The Company also owns and is developing a pre-clinical technology called LEAPS (Ligand Epitope Antigen Presentation System).
 
All the Company’s projects are under development. Consequently, the Company cannot predict when it will be able to generate any revenue from the sale of any of its products.
 
Since inception, the Company has financed its operations through the sale of equity securities, convertible notes, loans and certain research grants. The Company’s expenses will continue to exceed its revenues as it continues the development of Multikine and brings other drug candidates into clinical trials. Until the Company becomes profitable, any or all of these financing vehicles or others may be utilized to assist in funding the Company’s capital requirements.
 
 Capital raised by the Company has been expended primarily for patent applications, research and development, administrative costs, and the construction of the Company’s manufacturing and laboratory facilities. The Company does not anticipate realizing significant revenues until entering into licensing arrangements for its technology and know-how or until it receives regulatory approval to sell its products (which could take several years). Thus, the Company has been dependent upon the proceeds from the sale of its securities to meet all its liquidity and capital requirements and anticipates having to do so in the future.
 
The Company will be required to raise additional capital or find additional long-term financing to continue with its research efforts. The ability to raise capital may be dependent upon market conditions that are outside the control of the Company. The ability of the Company to complete the necessary clinical trials and obtain FDA approval for the sale of products to be developed on a commercial basis is uncertain. Ultimately, the Company must complete the development of its products, obtain the appropriate regulatory approvals and obtain sufficient revenues to support its cost structure. The Company is taking cost-cutting initiatives, as well as exploring other sources of funding, to finance operations over the next 12 months. However, there can be no assurance that the Company will be able to raise sufficient capital to support its operations.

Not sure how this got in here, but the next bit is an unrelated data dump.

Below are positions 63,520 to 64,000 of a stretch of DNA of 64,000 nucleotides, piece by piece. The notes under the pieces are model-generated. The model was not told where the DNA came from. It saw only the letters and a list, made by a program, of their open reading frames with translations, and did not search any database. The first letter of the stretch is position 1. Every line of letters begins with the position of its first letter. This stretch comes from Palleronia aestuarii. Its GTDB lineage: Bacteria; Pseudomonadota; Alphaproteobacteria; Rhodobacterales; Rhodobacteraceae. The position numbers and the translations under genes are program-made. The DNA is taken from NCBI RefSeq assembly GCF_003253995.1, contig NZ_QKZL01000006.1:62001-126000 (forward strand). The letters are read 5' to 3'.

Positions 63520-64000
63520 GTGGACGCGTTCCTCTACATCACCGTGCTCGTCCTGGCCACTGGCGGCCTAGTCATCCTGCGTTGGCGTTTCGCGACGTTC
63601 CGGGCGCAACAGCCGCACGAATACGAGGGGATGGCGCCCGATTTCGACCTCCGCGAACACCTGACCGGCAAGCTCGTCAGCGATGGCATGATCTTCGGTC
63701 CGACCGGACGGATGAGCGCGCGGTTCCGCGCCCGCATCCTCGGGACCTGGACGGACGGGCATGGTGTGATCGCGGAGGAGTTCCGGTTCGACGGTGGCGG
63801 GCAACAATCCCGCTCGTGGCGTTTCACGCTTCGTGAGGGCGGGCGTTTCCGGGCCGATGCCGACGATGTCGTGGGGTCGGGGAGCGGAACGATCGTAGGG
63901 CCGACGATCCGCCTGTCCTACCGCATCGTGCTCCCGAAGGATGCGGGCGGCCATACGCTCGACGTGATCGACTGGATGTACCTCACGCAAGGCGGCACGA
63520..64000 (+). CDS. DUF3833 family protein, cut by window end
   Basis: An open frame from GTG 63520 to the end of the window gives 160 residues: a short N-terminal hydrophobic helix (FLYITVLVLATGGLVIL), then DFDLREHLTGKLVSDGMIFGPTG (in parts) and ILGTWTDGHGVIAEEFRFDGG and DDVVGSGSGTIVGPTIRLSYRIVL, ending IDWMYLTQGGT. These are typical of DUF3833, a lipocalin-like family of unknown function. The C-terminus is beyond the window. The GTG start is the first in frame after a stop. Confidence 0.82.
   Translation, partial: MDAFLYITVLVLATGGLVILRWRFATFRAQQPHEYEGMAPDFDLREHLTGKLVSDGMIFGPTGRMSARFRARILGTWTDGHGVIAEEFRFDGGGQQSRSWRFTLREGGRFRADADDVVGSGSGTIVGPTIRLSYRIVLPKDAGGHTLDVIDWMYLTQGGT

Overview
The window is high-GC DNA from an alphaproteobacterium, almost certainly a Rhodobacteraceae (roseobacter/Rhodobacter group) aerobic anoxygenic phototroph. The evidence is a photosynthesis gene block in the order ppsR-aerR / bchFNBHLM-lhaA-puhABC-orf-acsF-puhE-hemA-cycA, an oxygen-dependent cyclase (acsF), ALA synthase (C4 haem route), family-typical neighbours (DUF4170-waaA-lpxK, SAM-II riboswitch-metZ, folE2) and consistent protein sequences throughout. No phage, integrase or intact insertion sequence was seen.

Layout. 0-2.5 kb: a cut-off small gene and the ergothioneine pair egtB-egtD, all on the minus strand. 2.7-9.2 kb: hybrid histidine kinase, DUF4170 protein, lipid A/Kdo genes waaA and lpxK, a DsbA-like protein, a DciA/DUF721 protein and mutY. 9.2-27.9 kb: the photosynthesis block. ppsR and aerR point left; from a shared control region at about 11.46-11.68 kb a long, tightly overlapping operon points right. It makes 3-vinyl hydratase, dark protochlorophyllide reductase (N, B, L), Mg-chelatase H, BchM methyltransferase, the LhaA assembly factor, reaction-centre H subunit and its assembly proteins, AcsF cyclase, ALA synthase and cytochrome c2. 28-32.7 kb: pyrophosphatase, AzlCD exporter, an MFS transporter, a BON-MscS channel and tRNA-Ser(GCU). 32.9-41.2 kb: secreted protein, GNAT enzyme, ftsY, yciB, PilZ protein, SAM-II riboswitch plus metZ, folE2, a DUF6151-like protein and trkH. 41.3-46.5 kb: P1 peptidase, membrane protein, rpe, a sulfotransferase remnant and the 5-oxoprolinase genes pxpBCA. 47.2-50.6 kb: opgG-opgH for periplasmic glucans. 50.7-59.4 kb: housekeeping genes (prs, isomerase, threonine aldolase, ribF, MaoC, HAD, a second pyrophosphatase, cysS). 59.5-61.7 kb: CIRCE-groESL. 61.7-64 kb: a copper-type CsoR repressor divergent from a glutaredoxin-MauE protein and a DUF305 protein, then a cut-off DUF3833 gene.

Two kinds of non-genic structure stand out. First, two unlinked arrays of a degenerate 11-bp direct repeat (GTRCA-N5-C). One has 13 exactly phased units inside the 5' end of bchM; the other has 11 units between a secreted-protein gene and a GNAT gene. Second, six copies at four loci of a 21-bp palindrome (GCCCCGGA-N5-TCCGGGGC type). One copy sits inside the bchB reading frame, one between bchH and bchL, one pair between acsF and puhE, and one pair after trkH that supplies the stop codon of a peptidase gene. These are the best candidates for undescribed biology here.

Since the Company launched its Phase 3 clinical trial for Multikine, the Company has incurred expenses of approximately $53.5 million as of March 31, 2019 on direct costs for the Phase 3 clinical trial. The Company estimates it will incur additional expenses of approximately $6.3 million for the remainder of the Phase 3 clinical trial. It should be noted that this estimate is based only on the information currently available in the Company’s contracts with the Clinical Research Organizations responsible for managing the Phase 3 clinical trial and does not include other related costs, e.g., the manufacturing of the drug. This number may be affected by the rate of death accumulation in the study, foreign currency exchange rates, and many other factors, some of which cannot be foreseen today. It is therefore possible that the cost of the Phase 3 clinical trial will be higher than currently estimated.
 
The Company uses two CRO’s to manage the global Phase 3 study; ICON and Ergomed, who are both international leaders in managing oncology trials. As of September 2016, the study was fully enrolled with 928 patients.
 
 
22
 
 
Under a co-development agreement, Ergomed agreed to contribute up to $12 million towards the study where it will perform clinical services in exchange for a single digit percentage of milestone and royalty payments, up to a specified maximum amount. Approximately $9.9 million of these credits were realized as of March 31, 2019.
 
During the six months ended March 31, 2019, the Company’s cash decreased by approximately $4.8 million.  Significant components of this decrease included net cash used to fund the Company’s regular operations, including its Phase 3 clinical trial, of approximately $7.8 million and approximately $0.2 million to purchase long term assets. The decrease was offset by net proceeds from the exercise of warrants of approximately $3.3 million. During the six months ended March 31, 2018, the Company’s cash increased by approximately $0.7 million.  Significant components of this increase include net proceeds from the sale of the Company’s stock of approximately $7.1 million offset by net cash used to fund the Company’s regular operations, including its Phase 3 clinical trial, of approximately $6.4 million.